Storyteller in Stone
by Eugene Obidinski
Polish American Journal, September 1995
CRAZY HORSE, S.D.—"There's really something mystical about this place," Dawn recalled as she glanced from the visitor's desk toward a South Dakota mountain being transformed into a Native American Memorial.
She was less interested in the spirits resting in the Black Hills peak than in the vision of her father, sculptor Korczak Ziolkowski who began carving a monument to the Lakota chief, Crazy Horse, 47 years ago.
Why should the Boston-born son of Polish immigrants labor for decades to create a colossal sculpture of a thirty five year old Lakota Indian chief killed by an American soldier at an Army post in Nebraska in 1877? And why does the sculptor's family continue to shape stone into a sacred symbol?
Dawn tried to explain. "Maybe he wanted to right a little of the wrong done to the Indian people by leaving something behind for them." Leaving behind a memorial that would be 563 feet high - or eight feet higher than the Washington Monument - could not right all the wrongs endured by Native Americans but would acknowledge their heroic struggle to survive.
An inscription near the entrance of the Memorial gives another reason for the continuing efforts to complete the sculpture and a Native American educational-cultural center at Crazy Horse: When the legends die, the dreams end, (and) there is no more greatness.
The fulfillment of Korczak Ziolkowski's dream was entrusted to his wife, Ruth, and a family of ten children - seven of whom work on the Memorial project. Several of Dawn's brothers and sisters answer to names which are more Polish than American: Adam, Jadwiga, Casimir, and Marinka.
According to an account by Robb DeWall, "...Korczak kidded that he had made a bargain with Ruth - she got to have the children and he got to name them!...Later, when there were so many Ziolkowskis in school at once, Korczak decided the practical thing to do was open his own school. So, he moved a one-room schoolhouse to Crazy Horse, where several of the children got their education from a certified teacher." (1, 42)
According to DeWall, before Korczak's death in October 1982, his sons learned mountain carving skills while their sisters assisted Ruth in handling an "ever-expanding" visitors center. As Dawn greeted a steady stream of visitors and answered phone calls during a busy morning in late June, at least one of her brothers was high on the mountain chipping away stone from the emerging face of Crazy Horse.
Nose and cheekbone segments were completed in May and if progress continues as anticipated, the entire face will be finished by June 1998 in time for the 50th anniversary of the Memorial's dedication. The face and head portions will be approximately 87 feet high and 58 feet wide - larger in size than the individual carvings of U.S. Presidents at the nearby Mount Rushmore National Monument.
Ziolkowski came to the Black Hills in the summer of 1939 and, for a brief period assisted in the Gutzon Borglum carving of the Mount Rushmore Memorial. However, in the same year, his 1935 marble bust of Paderewski (study of an Immortal) won first prize in the New York World's Fair and attracted the attention of Sioux Chief Henry Standing Bear who asked Korczak to return to the Black Hills and create a memorial to Crazy Horse.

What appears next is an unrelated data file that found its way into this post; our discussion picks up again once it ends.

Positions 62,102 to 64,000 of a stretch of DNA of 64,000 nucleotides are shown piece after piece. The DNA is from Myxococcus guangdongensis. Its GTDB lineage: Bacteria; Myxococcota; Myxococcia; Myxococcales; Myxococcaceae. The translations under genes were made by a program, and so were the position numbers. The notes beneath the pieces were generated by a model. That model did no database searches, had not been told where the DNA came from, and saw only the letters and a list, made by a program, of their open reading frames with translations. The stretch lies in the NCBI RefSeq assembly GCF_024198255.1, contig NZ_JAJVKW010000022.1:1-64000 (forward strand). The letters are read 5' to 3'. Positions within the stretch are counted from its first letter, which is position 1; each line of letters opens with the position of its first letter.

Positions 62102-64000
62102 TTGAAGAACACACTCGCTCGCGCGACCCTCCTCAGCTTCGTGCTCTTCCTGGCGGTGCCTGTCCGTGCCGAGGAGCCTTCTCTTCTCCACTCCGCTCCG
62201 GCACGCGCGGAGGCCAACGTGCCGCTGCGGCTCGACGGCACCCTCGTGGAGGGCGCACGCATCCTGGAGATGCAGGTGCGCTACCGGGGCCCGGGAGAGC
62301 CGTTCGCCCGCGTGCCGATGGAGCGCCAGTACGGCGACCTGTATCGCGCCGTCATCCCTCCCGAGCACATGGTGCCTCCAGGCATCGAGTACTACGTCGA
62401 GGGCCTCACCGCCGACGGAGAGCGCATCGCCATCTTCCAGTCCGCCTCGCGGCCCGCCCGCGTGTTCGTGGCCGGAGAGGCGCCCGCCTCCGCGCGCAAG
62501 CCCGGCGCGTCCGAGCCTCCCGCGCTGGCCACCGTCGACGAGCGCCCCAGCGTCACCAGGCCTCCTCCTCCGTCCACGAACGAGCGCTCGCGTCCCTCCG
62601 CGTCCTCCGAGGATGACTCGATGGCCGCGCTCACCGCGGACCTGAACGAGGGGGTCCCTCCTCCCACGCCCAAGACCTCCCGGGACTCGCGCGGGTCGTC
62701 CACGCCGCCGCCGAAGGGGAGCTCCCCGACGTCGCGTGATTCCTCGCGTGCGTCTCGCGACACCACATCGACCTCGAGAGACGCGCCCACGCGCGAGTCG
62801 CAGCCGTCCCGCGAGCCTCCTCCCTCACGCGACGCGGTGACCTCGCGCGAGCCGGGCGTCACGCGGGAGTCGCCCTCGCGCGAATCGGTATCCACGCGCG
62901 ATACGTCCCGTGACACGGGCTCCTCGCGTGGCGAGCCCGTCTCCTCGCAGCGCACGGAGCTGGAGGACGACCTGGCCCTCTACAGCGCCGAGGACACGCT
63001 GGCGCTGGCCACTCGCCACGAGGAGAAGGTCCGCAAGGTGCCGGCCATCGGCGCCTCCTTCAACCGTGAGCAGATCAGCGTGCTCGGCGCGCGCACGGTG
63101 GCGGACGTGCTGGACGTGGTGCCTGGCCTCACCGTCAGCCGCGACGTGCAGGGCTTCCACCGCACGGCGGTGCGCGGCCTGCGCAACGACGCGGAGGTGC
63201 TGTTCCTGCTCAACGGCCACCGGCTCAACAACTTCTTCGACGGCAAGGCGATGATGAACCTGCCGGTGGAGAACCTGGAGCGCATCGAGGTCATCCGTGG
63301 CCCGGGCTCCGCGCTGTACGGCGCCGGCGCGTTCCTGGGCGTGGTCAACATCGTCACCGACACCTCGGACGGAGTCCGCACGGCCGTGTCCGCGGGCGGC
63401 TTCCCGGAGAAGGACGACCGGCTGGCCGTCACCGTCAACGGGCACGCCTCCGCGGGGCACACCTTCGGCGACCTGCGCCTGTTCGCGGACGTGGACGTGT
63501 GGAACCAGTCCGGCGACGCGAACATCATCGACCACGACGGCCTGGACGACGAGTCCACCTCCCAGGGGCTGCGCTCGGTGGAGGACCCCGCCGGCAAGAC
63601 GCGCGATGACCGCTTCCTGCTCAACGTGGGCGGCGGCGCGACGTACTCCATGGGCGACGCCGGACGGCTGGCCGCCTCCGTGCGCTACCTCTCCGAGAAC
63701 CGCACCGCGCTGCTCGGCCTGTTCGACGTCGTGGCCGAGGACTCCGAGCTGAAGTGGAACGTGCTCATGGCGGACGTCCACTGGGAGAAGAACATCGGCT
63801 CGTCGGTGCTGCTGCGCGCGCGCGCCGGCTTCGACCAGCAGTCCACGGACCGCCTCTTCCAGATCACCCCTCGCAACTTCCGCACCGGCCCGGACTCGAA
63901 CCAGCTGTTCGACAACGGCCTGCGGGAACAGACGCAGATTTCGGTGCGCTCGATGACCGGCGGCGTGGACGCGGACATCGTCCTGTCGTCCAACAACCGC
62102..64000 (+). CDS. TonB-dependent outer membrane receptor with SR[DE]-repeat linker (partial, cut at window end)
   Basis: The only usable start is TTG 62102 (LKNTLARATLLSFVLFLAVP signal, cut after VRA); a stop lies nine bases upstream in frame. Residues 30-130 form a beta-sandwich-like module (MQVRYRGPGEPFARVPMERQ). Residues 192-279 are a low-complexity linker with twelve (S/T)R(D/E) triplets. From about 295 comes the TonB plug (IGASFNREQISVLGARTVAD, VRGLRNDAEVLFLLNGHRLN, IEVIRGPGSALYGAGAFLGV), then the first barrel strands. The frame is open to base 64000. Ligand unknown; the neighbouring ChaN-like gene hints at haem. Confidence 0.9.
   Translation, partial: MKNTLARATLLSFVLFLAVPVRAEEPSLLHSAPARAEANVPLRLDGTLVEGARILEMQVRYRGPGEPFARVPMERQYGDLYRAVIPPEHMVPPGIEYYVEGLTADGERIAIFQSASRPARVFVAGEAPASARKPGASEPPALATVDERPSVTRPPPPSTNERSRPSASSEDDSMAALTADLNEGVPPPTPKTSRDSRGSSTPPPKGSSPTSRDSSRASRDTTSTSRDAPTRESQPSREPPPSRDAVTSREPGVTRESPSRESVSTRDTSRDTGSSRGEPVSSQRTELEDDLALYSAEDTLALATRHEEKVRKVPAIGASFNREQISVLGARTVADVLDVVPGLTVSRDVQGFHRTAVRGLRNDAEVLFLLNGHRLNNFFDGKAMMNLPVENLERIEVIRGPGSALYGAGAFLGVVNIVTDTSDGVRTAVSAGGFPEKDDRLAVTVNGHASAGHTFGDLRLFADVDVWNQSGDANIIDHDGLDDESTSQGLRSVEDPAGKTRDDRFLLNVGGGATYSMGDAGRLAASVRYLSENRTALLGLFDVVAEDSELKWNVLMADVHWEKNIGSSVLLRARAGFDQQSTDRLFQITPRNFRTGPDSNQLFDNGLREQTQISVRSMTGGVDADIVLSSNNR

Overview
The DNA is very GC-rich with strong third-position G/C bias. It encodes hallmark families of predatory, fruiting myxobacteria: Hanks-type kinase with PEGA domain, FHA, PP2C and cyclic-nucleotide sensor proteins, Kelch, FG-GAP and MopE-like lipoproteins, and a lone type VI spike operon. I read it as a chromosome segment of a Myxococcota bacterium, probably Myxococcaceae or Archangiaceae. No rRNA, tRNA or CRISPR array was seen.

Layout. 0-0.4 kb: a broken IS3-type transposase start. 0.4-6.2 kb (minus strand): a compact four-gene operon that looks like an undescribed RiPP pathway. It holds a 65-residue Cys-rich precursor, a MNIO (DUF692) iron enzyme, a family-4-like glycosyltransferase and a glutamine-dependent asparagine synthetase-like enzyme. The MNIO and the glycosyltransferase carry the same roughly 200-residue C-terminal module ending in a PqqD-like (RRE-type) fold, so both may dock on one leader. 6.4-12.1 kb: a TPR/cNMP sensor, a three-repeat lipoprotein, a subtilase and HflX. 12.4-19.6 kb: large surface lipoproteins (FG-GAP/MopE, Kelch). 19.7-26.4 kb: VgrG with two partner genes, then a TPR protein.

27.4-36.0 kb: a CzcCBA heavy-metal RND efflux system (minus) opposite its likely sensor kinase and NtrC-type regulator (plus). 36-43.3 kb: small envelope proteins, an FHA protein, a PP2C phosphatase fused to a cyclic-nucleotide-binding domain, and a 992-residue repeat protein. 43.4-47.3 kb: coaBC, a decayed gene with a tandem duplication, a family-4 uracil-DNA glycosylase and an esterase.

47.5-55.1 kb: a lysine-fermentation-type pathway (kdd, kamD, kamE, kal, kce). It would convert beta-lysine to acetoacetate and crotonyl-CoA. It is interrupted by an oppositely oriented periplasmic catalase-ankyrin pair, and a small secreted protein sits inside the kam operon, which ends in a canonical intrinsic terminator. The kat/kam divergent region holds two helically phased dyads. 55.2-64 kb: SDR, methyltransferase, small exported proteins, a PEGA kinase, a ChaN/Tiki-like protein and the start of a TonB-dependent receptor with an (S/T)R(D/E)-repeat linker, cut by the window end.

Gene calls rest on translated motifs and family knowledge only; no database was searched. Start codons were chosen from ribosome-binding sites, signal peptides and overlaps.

Chief Standing Bear's invitation was an appeal to Korczak's feelings of justice and patriotism: "My fellow chiefs and I would like the white man to know the red man has great heroes too." (1,3)
Ziolkowski completed a "heroic size" bust of Standing Bear in 1940 but waited until after his service in World War II to accept the Crazy Horse commission.
According to DeWall, Korczak and Standing Bear picked out the memorial site in 1946 - even though it may not have been Korczak's first or preferred choice:
"He wanted to carve the Memorial elsewhere, perhaps in the Wyoming Tetons where the rock would be better and where it would not be so close to Mount Rushmore. But the Indians insisted their Memorial be in the Black Hills, sacred to them for many generations.
"They were also convinced Korczak was destined to carve Crazy Horse when they discovered Korczak was born September 6th (1908). Crazy Horse had died 31 years before on September 6th after being held by an Indian policeman and stabbed in the back by a white soldier while under a flag of truce. To the Indians the coinciding dates were an omen. Another was that during his lifetime, Crazy Horse told his people he would return to them in stone..." (1,35)
Ziolkowski's decision to carve the large monument out of a mountain, according to DeWall, involved "...his determination that Crazy Horse would not represent just one Indian leader but stand as a great symbol of the native American. The sculptor did not care for depictions of the Indian as a defeated and dejected race of people. Thus, he designed Crazy Horse as a proud figure proclaiming, 'My lands are where my dead lie buried.'" (1,35)
However symbolic, the Crazy Horse Memorial is hardly a morbid mausoleum. As tourists ascend the Avenue of Chiefs toward the mountaintop monument, they pass a courtyard and buildings filled with expressions of native American culture as well as impressive art works of a Polish-American who wanted to be remembered as a "storyteller in stone."
Most visitors are drawn to the scale model of the completed Crazy Horse Monument - a proud, defiant Indian leader with an outstretched arm, riding into the wind astride a galloping horse. Other images, in bronze and wood as well as stone, are preserved in Ziolkowski's studio-home and an outdoor gallery adjacent to it.
Among the collection of wooden and stone carvings is the Polish Eagle he carved from white Tennessee marble as a model for a Polish Memorial in Meriden, Connecticut. Like Crazy Horse, the Eagle carried mystical meaning impossible to ignore or destroy.
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